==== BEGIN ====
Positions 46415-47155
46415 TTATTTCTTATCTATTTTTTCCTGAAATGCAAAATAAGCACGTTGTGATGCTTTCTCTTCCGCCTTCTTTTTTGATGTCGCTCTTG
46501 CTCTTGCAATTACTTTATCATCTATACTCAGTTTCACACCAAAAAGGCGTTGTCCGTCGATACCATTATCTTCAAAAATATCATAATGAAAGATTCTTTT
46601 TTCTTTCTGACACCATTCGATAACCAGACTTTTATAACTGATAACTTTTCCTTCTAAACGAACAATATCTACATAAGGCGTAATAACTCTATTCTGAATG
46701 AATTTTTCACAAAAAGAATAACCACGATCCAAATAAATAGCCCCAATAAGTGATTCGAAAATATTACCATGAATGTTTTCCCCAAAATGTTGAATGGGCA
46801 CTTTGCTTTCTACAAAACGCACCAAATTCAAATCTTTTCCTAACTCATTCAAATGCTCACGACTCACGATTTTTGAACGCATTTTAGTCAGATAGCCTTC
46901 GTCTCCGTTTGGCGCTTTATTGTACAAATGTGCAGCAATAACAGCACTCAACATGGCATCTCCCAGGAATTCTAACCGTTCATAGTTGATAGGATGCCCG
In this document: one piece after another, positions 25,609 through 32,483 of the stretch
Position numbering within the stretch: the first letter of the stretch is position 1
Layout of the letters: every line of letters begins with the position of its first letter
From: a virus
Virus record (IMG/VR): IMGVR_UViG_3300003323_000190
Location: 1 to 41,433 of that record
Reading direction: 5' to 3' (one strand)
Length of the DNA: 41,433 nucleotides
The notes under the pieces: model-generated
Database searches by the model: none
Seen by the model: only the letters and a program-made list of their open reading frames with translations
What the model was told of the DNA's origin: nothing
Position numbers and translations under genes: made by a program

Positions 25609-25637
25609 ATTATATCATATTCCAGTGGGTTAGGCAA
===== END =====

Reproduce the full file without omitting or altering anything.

Positions 46415-47155
46415 TTATTTCTTATCTATTTTTTCCTGAAATGCAAAATAAGCACGTTGTGATGCTTTCTCTTCCGCCTTCTTTTTTGATGTCGCTCTTG
46501 CTCTTGCAATTACTTTATCATCTATACTCAGTTTCACACCAAAAAGGCGTTGTCCGTCGATACCATTATCTTCAAAAATATCATAATGAAAGATTCTTTT
46601 TTCTTTCTGACACCATTCGATAACCAGACTTTTATAACTGATAACTTTTCCTTCTAAACGAACAATATCTACATAAGGCGTAATAACTCTATTCTGAATG
46701 AATTTTTCACAAAAAGAATAACCACGATCCAAATAAATAGCCCCAATAAGTGATTCGAAAATATTACCATGAATGTTTTCCCCAAAATGTTGAATGGGCA
46801 CTTTGCTTTCTACAAAACGCACCAAATTCAAATCTTTTCCTAACTCATTCAAATGCTCACGACTCACGATTTTTGAACGCATTTTAGTCAGATAGCCTTC
46901 GTCTCCGTTTGGCGCTTTATTGTACAAATGTGCAGCAATAACAGCACTCAACATGGCATCTCCCAGGAATTCTAACCGTTCATAGTTGATAGGATGCCCG
In this document: one piece after another, positions 25,609 through 32,483 of the stretch
Position numbering within the stretch: the first letter of the stretch is position 1
Layout of the letters: every line of letters begins with the position of its first letter
From: a virus
Virus record (IMG/VR): IMGVR_UViG_3300003323_000190
Location: 1 to 41,433 of that record
Reading direction: 5' to 3' (one strand)
Length of the DNA: 41,433 nucleotides
The notes under the pieces: model-generated
Database searches by the model: none
Seen by the model: only the letters and a program-made list of their open reading frames with translations
What the model was told of the DNA's origin: nothing
Position numbers and translations under genes: made by a program

Positions 25609-25637
25609 ATTATATCATATTCCAGTGGGTTAGGCAA